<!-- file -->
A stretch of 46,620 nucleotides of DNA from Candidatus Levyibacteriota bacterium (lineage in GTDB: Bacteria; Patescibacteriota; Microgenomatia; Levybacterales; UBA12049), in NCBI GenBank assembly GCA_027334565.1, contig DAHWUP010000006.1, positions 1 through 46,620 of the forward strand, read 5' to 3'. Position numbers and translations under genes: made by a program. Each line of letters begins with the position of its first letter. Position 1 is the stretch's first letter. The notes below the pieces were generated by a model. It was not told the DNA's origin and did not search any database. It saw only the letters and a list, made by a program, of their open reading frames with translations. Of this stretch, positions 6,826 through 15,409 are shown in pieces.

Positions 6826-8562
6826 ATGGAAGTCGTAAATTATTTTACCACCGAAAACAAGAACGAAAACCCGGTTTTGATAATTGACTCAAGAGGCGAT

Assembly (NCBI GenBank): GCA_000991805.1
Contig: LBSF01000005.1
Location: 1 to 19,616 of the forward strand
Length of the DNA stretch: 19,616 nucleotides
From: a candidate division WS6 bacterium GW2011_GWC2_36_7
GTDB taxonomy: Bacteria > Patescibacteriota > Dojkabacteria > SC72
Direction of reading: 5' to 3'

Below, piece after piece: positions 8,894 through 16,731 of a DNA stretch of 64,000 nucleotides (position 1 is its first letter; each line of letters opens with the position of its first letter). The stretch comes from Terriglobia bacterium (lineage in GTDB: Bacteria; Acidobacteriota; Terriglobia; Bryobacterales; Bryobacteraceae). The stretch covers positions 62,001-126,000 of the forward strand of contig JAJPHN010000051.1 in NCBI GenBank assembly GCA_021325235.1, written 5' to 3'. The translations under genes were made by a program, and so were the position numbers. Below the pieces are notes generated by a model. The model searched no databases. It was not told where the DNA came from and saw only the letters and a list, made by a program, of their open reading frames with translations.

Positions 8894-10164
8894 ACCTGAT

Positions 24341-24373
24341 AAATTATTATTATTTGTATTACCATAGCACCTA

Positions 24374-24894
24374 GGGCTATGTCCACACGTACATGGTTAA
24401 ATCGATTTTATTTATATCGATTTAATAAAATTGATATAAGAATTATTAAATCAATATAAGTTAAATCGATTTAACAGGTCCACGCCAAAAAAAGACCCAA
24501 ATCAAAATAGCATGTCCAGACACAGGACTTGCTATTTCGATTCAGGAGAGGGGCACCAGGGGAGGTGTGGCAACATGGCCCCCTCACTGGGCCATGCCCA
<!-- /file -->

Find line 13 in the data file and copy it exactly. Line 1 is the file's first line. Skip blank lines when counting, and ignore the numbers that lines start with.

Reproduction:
8894 ACCTGAT